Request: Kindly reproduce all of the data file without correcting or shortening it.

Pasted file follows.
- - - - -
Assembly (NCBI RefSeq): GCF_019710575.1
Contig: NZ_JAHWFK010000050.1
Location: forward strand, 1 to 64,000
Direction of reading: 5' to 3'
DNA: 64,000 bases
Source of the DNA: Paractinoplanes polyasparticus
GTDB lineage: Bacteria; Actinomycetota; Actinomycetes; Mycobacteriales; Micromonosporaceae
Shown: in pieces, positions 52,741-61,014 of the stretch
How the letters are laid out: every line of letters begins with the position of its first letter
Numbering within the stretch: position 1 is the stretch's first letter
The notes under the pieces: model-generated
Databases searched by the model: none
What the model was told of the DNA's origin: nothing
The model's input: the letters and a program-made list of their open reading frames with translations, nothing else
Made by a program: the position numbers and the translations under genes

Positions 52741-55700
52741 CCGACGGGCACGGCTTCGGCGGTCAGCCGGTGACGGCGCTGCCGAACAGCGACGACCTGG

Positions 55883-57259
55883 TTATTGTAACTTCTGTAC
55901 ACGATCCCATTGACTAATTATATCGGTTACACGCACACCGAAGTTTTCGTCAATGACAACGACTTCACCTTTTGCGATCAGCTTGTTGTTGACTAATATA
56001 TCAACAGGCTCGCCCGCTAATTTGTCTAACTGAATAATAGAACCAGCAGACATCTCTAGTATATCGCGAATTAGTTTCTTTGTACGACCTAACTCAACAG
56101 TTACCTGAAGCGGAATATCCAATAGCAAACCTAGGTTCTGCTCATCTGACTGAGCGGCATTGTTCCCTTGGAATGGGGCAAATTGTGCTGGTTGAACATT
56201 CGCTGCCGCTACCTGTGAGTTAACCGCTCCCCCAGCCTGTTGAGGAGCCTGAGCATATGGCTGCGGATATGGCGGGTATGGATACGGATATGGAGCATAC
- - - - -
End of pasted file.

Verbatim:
Assembly (NCBI RefSeq): GCF_019710575.1
Contig: NZ_JAHWFK010000050.1
Location: forward strand, 1 to 64,000
Direction of reading: 5' to 3'
DNA: 64,000 bases
Source of the DNA: Paractinoplanes polyasparticus
GTDB lineage: Bacteria; Actinomycetota; Actinomycetes; Mycobacteriales; Micromonosporaceae
Shown: in pieces, positions 52,741-61,014 of the stretch
How the letters are laid out: every line of letters begins with the position of its first letter
Numbering within the stretch: position 1 is the stretch's first letter
The notes under the pieces: model-generated
Databases searched by the model: none
What the model was told of the DNA's origin: nothing
The model's input: the letters and a program-made list of their open reading frames with translations, nothing else
Made by a program: the position numbers and the translations under genes

Positions 52741-55700
52741 CCGACGGGCACGGCTTCGGCGGTCAGCCGGTGACGGCGCTGCCGAACAGCGACGACCTGG

Positions 55883-57259
55883 TTATTGTAACTTCTGTAC
55901 ACGATCCCATTGACTAATTATATCGGTTACACGCACACCGAAGTTTTCGTCAATGACAACGACTTCACCTTTTGCGATCAGCTTGTTGTTGACTAATATA
56001 TCAACAGGCTCGCCCGCTAATTTGTCTAACTGAATAATAGAACCAGCAGACATCTCTAGTATATCGCGAATTAGTTTCTTTGTACGACCTAACTCAACAG
56101 TTACCTGAAGCGGAATATCCAATAGCAAACCTAGGTTCTGCTCATCTGACTGAGCGGCATTGTTCCCTTGGAATGGGGCAAATTGTGCTGGTTGAACATT
56201 CGCTGCCGCTACCTGTGAGTTAACCGCTCCCCCAGCCTGTTGAGGAGCCTGAGCATATGGCTGCGGATATGGCGGGTATGGATACGGATATGGAGCATAC